Medical malpractice trials in Maryland are often decided based on the kind of evidence that gets in or out at trial. One kind of evidence is called “habit” evidence, and it allows someone to testify as to what they think, but don’t know for certain, they did or didn’t do in a given situation.
Malpractice and Habit Evidence
A recent case discusses how testimony of habit can affect the rights of a victim injured as a result of malpractice. In 2003, a man slipped and fell, and had pain in his knee, hip and lower back. Emergency personnel immobilized him and he was transported to the emergency room.
In the emergency room, the victim’s hip and knee pain, but not his back pain, were noted and treated and released by the triage doctor. After numerous visits with his own doctors, he was eventually diagnosed with a “burst fracture” in the vertebra fragments in his back. He was rushed back to the emergency room. Eventually, he underwent a spinal fusion. Days later, the wound was infected. The man eventually suffered cardiac arrest, ended up in a vegetative state, and died.
The victim’s estate sued the hospital doctor for malpractice, alleging that he completely failed to see or treat his back injury at the time, and that if it had been treated he would have survived. To support his argument that the victim’s back was examined, the doctor at trial testified as to what his “habit” was, specifically, that he always checked for back problems, and thus must have done so in this case.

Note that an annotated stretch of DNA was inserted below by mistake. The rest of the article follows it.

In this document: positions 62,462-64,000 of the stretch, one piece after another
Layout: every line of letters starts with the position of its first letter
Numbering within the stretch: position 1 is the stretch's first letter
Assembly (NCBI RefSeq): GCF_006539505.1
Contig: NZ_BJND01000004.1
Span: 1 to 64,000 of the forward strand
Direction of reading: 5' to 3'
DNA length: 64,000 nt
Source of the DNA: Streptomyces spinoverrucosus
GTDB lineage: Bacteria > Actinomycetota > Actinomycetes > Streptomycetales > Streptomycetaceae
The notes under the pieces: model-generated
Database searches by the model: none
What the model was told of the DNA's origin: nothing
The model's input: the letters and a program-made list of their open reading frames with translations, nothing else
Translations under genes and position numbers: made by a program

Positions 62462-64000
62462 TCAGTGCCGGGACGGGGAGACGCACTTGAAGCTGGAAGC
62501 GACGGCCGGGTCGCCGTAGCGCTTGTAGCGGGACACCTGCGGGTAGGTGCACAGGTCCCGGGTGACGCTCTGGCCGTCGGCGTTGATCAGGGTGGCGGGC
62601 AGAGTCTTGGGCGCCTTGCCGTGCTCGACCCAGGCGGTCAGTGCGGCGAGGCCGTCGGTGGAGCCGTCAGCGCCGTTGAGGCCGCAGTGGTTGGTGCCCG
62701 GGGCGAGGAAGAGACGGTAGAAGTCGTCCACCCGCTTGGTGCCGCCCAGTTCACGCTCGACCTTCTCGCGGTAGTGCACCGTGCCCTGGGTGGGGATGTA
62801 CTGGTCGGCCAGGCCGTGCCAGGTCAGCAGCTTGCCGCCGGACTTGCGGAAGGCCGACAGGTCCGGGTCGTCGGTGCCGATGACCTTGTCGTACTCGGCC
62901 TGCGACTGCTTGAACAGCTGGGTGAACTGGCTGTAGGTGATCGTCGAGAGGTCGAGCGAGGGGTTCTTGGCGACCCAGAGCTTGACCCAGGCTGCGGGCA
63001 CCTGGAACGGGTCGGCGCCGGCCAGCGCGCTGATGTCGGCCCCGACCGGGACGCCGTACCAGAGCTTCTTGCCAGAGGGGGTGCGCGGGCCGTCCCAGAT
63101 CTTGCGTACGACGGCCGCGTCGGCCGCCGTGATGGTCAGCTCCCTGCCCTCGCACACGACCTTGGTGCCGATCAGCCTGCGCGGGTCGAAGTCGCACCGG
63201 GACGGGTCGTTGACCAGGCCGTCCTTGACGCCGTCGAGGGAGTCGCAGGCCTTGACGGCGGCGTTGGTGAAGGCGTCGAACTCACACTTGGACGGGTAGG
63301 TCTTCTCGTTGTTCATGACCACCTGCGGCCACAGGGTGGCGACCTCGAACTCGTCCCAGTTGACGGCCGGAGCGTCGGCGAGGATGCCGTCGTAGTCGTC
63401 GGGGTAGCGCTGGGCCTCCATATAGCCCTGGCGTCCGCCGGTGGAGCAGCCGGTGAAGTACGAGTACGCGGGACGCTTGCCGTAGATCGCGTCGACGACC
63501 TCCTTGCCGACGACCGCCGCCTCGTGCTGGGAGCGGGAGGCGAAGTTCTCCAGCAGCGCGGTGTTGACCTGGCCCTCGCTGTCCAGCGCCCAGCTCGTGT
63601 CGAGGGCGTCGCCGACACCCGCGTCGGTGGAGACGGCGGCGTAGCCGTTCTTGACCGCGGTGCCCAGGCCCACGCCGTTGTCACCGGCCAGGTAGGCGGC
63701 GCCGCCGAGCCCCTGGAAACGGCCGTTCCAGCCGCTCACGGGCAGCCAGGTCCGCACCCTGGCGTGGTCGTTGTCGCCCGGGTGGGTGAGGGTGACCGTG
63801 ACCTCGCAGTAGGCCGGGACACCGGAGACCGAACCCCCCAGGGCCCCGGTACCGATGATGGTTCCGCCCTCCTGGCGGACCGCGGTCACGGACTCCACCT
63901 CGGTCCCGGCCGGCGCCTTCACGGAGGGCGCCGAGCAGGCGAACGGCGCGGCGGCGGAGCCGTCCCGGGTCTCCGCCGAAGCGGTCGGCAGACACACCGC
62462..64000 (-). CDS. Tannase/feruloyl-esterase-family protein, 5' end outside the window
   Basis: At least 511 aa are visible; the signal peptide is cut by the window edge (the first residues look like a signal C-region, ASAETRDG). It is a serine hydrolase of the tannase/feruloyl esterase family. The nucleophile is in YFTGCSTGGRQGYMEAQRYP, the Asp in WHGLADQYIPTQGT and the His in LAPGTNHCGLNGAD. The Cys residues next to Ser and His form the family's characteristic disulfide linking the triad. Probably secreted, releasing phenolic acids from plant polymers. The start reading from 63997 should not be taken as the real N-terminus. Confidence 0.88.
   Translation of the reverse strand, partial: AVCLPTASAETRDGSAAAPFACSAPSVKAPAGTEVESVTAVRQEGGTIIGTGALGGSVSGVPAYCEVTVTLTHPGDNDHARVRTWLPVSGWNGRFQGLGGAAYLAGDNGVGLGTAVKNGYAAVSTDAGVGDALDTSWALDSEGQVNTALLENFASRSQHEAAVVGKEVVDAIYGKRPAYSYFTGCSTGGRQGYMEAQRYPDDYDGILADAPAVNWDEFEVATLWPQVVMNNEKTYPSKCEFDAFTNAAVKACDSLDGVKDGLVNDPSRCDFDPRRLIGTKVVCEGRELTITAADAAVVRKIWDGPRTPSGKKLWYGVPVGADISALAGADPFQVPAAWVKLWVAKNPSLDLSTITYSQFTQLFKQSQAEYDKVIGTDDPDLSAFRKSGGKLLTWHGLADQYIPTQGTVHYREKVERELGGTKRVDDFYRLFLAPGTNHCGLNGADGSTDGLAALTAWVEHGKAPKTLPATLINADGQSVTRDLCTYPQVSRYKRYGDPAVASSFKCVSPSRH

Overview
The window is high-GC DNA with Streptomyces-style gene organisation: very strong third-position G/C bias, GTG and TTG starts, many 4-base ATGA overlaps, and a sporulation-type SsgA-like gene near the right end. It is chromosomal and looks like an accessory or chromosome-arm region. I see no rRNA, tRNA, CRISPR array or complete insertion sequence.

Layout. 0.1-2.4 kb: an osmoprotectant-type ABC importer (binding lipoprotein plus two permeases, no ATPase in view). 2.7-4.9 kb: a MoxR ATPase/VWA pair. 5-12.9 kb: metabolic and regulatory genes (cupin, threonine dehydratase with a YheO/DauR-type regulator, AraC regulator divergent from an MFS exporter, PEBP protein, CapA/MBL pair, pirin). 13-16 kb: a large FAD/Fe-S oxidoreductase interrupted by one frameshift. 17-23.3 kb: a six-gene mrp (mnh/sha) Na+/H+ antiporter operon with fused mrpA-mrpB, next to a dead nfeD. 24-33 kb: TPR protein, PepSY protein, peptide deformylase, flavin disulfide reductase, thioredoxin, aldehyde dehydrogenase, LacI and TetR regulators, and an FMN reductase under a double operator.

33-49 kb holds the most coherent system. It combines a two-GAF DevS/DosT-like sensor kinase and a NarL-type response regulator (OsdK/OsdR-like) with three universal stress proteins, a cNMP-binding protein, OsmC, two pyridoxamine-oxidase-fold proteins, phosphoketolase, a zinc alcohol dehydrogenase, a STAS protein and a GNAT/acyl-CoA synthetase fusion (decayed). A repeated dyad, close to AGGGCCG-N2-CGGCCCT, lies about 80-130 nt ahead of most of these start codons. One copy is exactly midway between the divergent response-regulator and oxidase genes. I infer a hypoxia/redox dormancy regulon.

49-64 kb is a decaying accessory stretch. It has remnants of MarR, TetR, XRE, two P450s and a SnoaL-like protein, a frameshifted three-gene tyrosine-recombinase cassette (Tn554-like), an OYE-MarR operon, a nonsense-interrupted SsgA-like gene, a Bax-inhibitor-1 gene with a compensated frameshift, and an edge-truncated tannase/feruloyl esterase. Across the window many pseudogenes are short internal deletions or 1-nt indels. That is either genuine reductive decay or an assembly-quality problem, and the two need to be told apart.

The victim’s estate challenged the doctor’s ability to use “habit” evidence to show that he had or hadn’t performed an exam on the victim’s back on the night he was admitted, and an appeal ensued on that issue.
Habit Evidence in Maryland
Admitting habit evidence can be tricky. When someone says they do something out of habit, it doesn’t mean that’s how they reacted in a certain, particular situation. Rather, the jury is left to infer that because someone reacts a certain way as a matter of habit, that’s how they must have acted in the case they are hearing.
Maryland law does allow people to testify as to habit, which is usually defined as an activity someone doesn’t think about doing, and does with invariable regularity. The habit actions must be “semi-automatic” or reflexive in nature. Examples may be always holding a handrail down stairs, or always buckling a seatbelt.
Appellate Court Allows the Evidence
The victim’s estate argued that examining someone in a certain way doesn’t fit that definition. The doctor argued that he has performed thousands of exams, and that his routine is, in fact, habit. The difficulty of the doctor’s exam, and the fact that every patient may be different, did not change that analysis.
The court noted the doctor’s testimony that when someone comes to the emergency room on a back brace, as this victim did, that he always performs a spinal exam. The appellate court thus agreed with the doctor that the evidence was habit and that the jury could hear the doctor testify as to that fact.
The rules of evidence can make or break a medical malpractice case. Make sure you have attorneys that understand how to take injury and malpractice cases to trial. Contact the attorneys of Brassel, Alexander & Rice, LLC today for a free consultation to discuss your rights.